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We know, as parents, that the way we talk to our children becomes their inner voice. This starts when they are young and continues throughout their childhood and well into adolescence. Puberty does a number on any child, and at times it may seem that your teenager is going through a self-loathing stage. 

Think back to when you were a teenager and I’m sure you’ll remember going through the same thing.

It’s now, more than ever, that our teenagers need us to be their biggest fan. Or, at the very least, their second biggest fan (after themselves, of course). When you take in all of the peer pressure and what they see on social media and in celebrities; it’s no wonder that our relationships with our teenagers have become a battleground. 

It’s time, mom and dad, to take transform your relationship with your teenager.

How to stop fighting with your teenager

For teens with high functioning autism, or with ADHD, they are often saddled with the additional psychology of shame. The inner-voice for these teens can be particularly harsh and when you add that in with the added challenges of school? Your teenager is facing a powerful one-two punch. 

Sometimes, as we are in the midst of discipline, it can be difficult for us as parents to remember all of the challenges that our teenagers are facing. Now, more than ever, we need to parent and discipline with encouragement and positivity. Yes, I realize that this may seem hard to remember- especially in the heat of the moment. But, there is a delicate balance here that needs to be observed. 

So how do we do this? How do we, as parents, reinforce the rules and the consequences while still maintaining positive discipline?

It all starts with us.

How to Transform Your Relationship with Your Teenager

The first thing that we need to remember, is to have self-control. If we lose our temper, we’re likely to trigger out teenager’s temper as well. Yes, your teenager should have some degree of independence right now, but yelling isn’t going to get your point across any easier. 

The next thing to remember is to parent with compassion and understanding. You were a teenager too once and if we think about it? We probably had plenty of power struggles with our parents. Your teenager is capable of doing things- you know this. Remind them of this but in a gentle and loving way instead of a negative way.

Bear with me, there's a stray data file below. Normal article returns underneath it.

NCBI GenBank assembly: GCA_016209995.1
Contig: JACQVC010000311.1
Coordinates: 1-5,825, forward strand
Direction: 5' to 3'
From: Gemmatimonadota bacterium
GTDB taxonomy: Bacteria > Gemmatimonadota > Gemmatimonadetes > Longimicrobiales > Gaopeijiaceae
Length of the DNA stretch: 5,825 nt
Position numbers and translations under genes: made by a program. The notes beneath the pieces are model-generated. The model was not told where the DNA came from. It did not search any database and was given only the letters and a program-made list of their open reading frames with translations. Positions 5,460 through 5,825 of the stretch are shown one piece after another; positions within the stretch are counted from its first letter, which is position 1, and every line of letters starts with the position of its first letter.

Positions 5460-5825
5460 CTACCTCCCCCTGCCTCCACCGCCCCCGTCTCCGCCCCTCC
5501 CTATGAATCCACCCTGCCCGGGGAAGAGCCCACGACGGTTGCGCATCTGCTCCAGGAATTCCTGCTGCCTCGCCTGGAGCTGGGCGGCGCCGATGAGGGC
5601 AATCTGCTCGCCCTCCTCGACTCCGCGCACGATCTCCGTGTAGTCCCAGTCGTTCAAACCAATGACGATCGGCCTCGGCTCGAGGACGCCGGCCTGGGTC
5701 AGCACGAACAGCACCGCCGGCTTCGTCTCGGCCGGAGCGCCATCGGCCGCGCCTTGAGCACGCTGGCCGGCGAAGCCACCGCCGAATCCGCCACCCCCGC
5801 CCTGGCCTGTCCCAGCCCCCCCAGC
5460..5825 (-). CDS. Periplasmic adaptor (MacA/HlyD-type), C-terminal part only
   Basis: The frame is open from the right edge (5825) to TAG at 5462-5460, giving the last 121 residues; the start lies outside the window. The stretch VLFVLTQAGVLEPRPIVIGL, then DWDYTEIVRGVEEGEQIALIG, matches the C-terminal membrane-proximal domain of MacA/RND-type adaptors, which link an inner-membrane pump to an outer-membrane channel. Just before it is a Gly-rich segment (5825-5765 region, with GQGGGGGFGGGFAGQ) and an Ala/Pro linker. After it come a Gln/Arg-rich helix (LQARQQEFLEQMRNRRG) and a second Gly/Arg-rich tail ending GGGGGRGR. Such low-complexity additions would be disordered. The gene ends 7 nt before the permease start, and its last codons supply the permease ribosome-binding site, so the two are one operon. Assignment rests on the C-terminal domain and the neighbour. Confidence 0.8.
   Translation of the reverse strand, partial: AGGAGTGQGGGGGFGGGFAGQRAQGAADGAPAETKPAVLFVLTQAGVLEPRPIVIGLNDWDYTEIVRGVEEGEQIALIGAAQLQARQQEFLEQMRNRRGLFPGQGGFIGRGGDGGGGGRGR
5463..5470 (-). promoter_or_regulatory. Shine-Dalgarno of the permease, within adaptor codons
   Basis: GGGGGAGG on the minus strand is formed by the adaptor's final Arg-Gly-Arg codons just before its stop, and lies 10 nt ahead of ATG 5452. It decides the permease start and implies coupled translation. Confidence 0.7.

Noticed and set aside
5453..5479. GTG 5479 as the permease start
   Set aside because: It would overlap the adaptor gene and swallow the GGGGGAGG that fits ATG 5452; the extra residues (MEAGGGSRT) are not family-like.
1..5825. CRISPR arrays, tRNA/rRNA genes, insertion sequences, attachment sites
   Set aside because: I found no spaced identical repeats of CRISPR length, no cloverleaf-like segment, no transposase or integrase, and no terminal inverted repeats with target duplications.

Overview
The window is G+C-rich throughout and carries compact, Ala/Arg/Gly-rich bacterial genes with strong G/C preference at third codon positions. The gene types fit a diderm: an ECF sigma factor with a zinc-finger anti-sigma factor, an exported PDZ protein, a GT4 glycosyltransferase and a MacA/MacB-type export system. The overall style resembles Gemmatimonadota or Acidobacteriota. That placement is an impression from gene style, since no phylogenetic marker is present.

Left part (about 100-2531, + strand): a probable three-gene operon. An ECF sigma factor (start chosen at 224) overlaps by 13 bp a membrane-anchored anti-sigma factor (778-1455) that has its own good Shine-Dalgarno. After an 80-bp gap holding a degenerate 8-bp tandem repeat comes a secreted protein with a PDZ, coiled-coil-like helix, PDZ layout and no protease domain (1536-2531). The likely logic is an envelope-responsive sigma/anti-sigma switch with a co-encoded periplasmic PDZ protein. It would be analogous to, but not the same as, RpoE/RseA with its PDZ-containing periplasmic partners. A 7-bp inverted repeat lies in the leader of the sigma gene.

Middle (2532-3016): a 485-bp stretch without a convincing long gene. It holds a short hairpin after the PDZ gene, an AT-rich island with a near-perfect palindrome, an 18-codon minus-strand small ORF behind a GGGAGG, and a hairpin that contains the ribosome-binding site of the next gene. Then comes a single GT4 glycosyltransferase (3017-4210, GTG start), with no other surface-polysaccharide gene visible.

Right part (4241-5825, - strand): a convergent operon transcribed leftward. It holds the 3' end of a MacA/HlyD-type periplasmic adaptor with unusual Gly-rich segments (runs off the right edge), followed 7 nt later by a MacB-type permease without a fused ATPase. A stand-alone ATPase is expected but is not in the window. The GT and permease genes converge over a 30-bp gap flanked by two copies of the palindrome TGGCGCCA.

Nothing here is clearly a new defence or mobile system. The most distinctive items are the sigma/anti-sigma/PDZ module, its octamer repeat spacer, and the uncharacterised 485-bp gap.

Yes, you are the parent and yes, your teenager is your child- but you should also be at the point where they are able to contribute to the conversation. I’m not suggesting that you completely give to their demands, rather find ways that you can work on rules together. The more that your teenager is involved in this, the more responsibility that you are giving to them. 

This sense of responsibility really goes a long way. And, you’re also acknowledging to your teenager that you value their input and opinion.

Just as you have been in the past? Consistency is also key.

Now, you may think that this next part is a little silly, but find ways to reward your teenager’s behavior. If they are still motivated with gold stars? Use it! I’ll admit, I like stickers and reward charts just as much as any child. 

Try to counteract the negative with the positive. For example, for every negative about a situation? Look for three positive things. When you continuously focus on the negatives, your teenager is going to follow in your footsteps. 

By transforming your approach to situations, you are encouraging your teenager to do the same. 

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Digital Product Creator at Kori at Home
Kori is a late diagnosed autistic/ADHD mom. She is currently located in Albany, NY where she is raising a neurodiverse family. Her older daughter is non-speaking autistic (and also has ADHD and Anxiety) and her youngest daughter is HSP/Gifted. A blogger, podcaster, writer, product creator, and coach; Kori shares autism family life- the highs, lows, messy, and real. Kori brings her own life experiences as an autistic woman combined with her adventures in momming to bring you the day-to-day of her life at home. Kori is on a mission to empower moms of autistic children to make informed parenting decisions with confidence and conviction.

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